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Bogoslof volcano erupts again, sends up another ash plume

  • Author: Chris Klint
  • Updated: December 2, 2017
  • Published December 23, 2016

Aerial photo taken May 10, 1994, looking south at Bogoslof Island, which is the summit of a largely submarine stratovolcano located in the Bering Sea 31 miles behind the main Aleutian volcanic arc. The island, due to energetic wave action and frequent eruptive activity, has changed shape dramatically since first mapped in the late 1700s. (Photo by T. Keith / U.S. Geological Survey via Alaska Volcano Observatory)

Bogoslof volcano in the Aleutian Islands was continuing to produce ash and aviation concerns after its third eruption of the week Friday morning.

The Alaska Volcano Observatory said in a Friday update that it had raised the aviation color code for the volcano, about 60 miles west of Unalaska, to red and its status to "warning" at about 11:15 a.m. in response to reports of a "short-lived explosive eruption."

"A Coast Guard ship in the vicinity reported ash emission as well as ejection of lava and fragmental material," AVO staff wrote. "According to the Coast Guard, ash emission subsided at about 10:37 (a.m. Alaska time)."

John Lyons, a geophysicist at the observatory, said a major storm in the area was interfering with volcanologists' attempts to get signals from monitoring stations on islands near Bogoslof Island, which was radically altered during eruptions this week.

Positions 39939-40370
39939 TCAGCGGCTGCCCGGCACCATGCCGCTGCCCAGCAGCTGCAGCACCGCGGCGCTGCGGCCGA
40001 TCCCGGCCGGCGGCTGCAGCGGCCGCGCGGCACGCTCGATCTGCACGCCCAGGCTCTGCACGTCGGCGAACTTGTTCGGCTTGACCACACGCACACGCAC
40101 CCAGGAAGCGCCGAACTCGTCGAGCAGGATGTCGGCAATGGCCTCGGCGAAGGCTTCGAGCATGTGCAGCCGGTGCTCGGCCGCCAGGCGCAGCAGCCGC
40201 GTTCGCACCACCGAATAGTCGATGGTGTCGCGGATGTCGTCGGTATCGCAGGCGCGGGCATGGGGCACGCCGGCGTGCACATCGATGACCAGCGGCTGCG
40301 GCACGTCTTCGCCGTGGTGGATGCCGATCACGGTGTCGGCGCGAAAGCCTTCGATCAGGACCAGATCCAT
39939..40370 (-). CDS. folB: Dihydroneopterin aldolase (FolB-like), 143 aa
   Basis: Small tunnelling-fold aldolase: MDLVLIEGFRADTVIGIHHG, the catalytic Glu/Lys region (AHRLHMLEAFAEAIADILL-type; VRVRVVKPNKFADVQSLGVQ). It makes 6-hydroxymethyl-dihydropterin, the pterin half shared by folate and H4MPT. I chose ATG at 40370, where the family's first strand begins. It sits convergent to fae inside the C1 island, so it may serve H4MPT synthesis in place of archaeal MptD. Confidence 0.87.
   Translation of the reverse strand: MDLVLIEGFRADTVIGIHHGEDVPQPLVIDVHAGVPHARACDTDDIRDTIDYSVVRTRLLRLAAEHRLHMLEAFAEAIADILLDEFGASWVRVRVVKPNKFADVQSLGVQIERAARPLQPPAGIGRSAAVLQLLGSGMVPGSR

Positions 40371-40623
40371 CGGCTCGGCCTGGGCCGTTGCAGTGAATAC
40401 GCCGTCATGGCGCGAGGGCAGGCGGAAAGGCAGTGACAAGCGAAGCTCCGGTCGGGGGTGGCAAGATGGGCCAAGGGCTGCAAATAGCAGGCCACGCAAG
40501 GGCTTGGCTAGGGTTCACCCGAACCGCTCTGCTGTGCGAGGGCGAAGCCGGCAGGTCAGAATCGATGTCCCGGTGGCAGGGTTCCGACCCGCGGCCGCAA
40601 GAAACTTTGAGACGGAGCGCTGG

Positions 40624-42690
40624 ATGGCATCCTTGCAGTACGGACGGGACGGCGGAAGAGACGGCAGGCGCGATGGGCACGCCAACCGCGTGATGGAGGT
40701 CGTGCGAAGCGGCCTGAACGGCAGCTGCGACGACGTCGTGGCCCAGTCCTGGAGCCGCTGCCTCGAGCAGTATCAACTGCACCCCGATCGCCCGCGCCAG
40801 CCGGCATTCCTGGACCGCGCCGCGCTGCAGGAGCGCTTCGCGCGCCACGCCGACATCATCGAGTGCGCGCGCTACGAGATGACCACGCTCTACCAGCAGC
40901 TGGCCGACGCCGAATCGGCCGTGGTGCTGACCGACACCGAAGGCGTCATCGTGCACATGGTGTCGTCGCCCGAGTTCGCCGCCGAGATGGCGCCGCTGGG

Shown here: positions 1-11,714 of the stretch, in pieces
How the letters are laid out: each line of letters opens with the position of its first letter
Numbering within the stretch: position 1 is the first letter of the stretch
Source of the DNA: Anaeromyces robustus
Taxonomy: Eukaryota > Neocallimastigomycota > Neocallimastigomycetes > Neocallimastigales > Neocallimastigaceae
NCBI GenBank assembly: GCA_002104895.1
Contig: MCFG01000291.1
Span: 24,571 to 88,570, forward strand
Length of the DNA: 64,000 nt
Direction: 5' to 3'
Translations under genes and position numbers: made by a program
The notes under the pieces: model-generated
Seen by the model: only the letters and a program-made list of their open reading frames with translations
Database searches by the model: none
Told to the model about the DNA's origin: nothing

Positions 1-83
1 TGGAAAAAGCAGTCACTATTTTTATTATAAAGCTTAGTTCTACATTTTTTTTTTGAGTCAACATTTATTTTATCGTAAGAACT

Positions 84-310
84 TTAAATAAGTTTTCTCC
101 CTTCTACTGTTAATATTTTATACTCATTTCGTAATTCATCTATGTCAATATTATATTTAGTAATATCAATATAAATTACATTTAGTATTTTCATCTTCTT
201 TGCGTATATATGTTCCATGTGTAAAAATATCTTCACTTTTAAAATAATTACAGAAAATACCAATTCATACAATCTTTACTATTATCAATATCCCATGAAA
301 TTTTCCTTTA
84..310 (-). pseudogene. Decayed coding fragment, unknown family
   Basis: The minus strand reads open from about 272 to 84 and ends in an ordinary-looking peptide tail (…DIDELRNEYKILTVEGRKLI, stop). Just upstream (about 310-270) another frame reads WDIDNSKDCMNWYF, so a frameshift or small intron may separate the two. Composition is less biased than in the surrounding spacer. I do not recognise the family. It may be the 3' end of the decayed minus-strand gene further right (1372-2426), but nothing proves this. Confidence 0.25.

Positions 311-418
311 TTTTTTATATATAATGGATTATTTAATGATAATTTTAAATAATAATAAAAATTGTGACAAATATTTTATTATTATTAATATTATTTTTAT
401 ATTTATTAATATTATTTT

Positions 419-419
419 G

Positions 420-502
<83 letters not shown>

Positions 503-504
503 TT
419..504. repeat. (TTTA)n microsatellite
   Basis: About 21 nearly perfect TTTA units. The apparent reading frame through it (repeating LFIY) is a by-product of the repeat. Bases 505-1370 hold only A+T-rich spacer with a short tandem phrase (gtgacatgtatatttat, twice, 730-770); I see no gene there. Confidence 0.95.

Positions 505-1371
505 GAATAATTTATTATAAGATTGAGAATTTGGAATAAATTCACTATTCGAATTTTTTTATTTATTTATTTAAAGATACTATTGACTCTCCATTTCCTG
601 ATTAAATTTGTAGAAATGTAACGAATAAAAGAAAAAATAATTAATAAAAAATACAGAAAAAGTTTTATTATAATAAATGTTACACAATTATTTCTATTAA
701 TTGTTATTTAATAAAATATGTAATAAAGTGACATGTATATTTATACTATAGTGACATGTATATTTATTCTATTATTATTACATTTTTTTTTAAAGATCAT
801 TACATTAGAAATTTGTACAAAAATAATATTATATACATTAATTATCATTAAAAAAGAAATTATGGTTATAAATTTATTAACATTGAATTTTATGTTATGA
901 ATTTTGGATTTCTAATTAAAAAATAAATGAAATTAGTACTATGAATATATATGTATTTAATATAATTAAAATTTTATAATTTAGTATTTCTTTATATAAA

Reports of the eruption Friday, which started at about 9:30 a.m., were being relayed through Coast Guard watchstanders.

"They reported activity for about an hour and seven minutes," Lyons said. "We don't have any visual observations yet because it's cloudy, and the plume didn't go above the regional cloud deck, which is 30,000 feet."

Lyons said forecasted winds in the area were expected to take any ash over water to the northeast, with no ashfall expected in any Alaska communities.

The National Weather Service issued a forecast area (in black) west of Nunivak Island for volcanic ash clouds from Bogoslof volcano in the Aleutian Islands, following an eruption on Friday morning. (From NWS)

The National Weather Service's aviation desk in Anchorage has been tracking issues related to Bogoslof since Wednesday, when dozens of lightning strikes – which Lyons called "the defining characteristic of this eruption so far" – were recorded at or near the volcano.

Anchorage-based NWS meteorologist Michael Kutz said that a trio of low-pressure systems in the Aleutians were expected to form a single system headed north near Nunivak Island by Sunday afternoon. He said the stormy conditions have been a factor in keeping Bogoslof ash from falling on land.

"(There's) one system that's creeping up on Dutch Harbor and a second low out near Adak and a third near the end of the chain," Kutz said. "If things were further to the south, like they had been earlier this week, we'd start seeing (ash) dragging over into the Aleutian chain and then moving toward us."

The Anchorage office was forecasting volcanic ash clouds over the Bering Sea, in an area north of the Aleutians to the west of Nunivak Island, in an aircraft advisory set to expire around 10 p.m. Friday.

NWS aviation meteorologist Joshua Maloy said officials had some difficulties detecting the ash Friday evening due to clouds in the affected area. But the plume should dissipate and weaken overnight, he said.

Alaska Dispatch News reporter Jerzy Shedlock contributed to this report

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